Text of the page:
teachings of orthodox Islam.
Other Muslim Sects Other movements were the Mahadawi movement,
started by Muhammad Madhi of Jaunpur (15th century): the Raushaniya sect,
founded by Bayazid Ansari of Jullunder (16th century); and the Shattari
order, introduced in India by Abdullah Shattari (15th century). These three
sects laid greater stress on the spirit of the religion rather than its form.
Masud Farid-ud-din (13th century), a mystic poet, was the pioneer of a new
school of poetry in Punjabi. A major contribution to Punjabi poetry towards
the end of the 15th century was made by Guru Nanak. Later Sikh gurus also
contributed to the enrichment of Punjabi. Guru Arjun compiled the Adi
Granth in AD 1604 and also wrote Sukhmani, one of the longest and greatest
of medieval mystic poems. The contribution of Guru Gobind Singh is also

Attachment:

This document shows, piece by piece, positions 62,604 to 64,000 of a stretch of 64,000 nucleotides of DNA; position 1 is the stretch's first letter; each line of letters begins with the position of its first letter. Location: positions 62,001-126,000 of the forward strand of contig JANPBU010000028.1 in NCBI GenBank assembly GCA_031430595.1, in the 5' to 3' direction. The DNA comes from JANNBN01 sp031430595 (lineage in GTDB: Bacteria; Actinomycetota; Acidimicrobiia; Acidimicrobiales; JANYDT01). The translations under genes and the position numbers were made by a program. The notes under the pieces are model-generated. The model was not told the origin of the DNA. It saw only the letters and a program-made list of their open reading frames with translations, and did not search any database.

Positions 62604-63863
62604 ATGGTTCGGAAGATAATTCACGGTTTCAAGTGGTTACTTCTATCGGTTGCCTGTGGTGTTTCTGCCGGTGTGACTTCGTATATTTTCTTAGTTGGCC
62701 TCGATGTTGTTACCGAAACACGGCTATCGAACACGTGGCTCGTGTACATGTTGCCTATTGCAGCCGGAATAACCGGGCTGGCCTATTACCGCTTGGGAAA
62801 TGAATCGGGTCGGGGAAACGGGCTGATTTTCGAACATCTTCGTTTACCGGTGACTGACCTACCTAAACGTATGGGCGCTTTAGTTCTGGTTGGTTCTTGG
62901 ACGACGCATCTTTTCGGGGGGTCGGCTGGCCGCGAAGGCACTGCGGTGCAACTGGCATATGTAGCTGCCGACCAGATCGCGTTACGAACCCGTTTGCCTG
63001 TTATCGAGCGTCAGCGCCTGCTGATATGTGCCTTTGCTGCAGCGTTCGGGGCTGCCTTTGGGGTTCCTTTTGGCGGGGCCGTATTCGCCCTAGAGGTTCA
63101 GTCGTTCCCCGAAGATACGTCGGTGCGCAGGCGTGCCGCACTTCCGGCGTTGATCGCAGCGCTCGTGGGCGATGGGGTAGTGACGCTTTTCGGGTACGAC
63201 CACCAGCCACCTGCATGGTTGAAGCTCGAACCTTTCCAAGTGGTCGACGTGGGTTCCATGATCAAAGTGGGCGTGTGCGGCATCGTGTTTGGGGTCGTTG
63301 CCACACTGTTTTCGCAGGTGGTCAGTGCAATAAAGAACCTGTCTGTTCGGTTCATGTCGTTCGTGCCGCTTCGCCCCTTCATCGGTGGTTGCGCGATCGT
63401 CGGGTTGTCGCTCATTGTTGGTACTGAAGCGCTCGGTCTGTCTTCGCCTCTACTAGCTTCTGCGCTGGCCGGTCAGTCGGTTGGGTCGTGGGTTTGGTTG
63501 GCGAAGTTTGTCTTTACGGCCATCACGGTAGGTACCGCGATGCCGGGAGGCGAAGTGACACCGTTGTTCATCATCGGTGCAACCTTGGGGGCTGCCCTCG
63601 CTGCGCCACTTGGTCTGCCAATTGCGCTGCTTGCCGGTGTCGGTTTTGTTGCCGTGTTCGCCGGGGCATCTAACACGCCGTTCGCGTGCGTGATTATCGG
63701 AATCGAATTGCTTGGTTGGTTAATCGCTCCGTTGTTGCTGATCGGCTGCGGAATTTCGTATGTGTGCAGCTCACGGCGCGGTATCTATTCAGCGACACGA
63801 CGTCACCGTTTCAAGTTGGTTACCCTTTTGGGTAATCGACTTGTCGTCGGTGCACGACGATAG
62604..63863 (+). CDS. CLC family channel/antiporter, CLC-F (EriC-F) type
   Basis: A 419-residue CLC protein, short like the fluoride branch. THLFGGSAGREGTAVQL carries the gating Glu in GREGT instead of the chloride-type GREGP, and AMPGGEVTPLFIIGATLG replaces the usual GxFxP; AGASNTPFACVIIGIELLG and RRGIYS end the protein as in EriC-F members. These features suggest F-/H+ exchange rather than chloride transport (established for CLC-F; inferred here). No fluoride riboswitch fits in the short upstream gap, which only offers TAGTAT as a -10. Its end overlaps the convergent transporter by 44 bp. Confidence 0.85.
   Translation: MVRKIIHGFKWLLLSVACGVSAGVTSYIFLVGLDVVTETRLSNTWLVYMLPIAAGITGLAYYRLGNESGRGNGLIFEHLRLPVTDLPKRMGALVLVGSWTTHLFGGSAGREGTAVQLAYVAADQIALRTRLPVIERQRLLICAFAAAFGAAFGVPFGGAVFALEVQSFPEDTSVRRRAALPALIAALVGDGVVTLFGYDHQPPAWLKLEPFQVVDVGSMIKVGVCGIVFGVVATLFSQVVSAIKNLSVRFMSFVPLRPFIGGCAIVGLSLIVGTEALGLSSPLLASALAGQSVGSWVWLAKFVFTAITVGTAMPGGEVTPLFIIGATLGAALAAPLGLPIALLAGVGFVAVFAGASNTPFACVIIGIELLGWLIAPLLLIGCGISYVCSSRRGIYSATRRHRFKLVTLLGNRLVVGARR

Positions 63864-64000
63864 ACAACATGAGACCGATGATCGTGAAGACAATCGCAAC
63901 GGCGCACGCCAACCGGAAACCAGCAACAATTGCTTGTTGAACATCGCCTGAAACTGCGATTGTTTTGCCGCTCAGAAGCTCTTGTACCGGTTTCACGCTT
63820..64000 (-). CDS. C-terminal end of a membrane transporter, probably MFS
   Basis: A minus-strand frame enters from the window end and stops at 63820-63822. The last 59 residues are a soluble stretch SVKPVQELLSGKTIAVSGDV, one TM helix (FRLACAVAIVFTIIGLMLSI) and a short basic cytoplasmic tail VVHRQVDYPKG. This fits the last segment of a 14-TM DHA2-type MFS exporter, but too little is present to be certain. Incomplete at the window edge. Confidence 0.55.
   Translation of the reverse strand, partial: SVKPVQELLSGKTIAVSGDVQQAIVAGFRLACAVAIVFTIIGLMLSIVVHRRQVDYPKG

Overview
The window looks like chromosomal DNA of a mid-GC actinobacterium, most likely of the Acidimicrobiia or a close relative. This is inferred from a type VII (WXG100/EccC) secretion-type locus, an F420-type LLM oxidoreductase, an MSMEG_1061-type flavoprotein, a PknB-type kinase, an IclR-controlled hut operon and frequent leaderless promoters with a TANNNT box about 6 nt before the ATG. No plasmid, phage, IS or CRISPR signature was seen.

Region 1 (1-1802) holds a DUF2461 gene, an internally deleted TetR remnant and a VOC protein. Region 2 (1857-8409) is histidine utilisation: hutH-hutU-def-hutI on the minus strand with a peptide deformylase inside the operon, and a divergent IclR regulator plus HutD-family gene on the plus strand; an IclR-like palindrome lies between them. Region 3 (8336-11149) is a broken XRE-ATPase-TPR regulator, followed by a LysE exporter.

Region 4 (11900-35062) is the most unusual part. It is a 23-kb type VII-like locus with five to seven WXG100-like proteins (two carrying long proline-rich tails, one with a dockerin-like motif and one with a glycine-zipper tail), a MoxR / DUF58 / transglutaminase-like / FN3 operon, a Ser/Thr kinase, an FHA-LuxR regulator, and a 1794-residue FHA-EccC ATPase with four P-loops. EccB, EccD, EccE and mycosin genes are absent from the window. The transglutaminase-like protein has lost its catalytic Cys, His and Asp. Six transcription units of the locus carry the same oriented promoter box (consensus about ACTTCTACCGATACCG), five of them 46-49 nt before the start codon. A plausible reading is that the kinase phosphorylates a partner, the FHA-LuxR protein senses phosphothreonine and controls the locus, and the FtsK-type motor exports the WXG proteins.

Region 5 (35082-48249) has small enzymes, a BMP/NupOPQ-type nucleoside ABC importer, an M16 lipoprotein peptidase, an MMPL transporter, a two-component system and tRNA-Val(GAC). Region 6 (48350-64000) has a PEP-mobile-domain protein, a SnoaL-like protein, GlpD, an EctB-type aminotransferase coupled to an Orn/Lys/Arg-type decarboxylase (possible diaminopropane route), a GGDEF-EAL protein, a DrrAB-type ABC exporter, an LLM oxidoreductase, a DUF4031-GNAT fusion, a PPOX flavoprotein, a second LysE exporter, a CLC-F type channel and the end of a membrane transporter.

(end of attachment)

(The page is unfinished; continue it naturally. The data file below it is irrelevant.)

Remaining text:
invaluable. Several works of poetical romances, such as the Hir of Waris
Shah were also written. Punjabi prose made immense progress and a number
of religious and philosophical works were translated from Sanskrit to Punjabi
between AD 1600 and AD 1800.
The Hindi language originated between the 7th and 10th centuries. First stage
of Hindi literature, known as adi kala (1206–1318), was mainly bardic in
nature. Narapati Nalha and Amir Khusrau were the two major poets of the
adi kala. Second stage, known as bhakti kala (1318–1643) was the richest
period in the history of Hindi literature. Major contribution was made by the
nirguna and saguna saint-poets and mystic poets. Nirguna saint-poets were
Kabir, Guru Nanak, Dadu, Sundaradasa, etc. The saguna saint-poets were
Tulsidas (Ramcharitmanas), Surdas (Sur Sagara), Mirabai, etc. Mystic poets
were Jayasi (Padmavati), Nur Muhammad (Indravatz), Uthman (Chitravali),
etc. Several secular poets like Abdur Rahim Khan-i-Khanan also contributed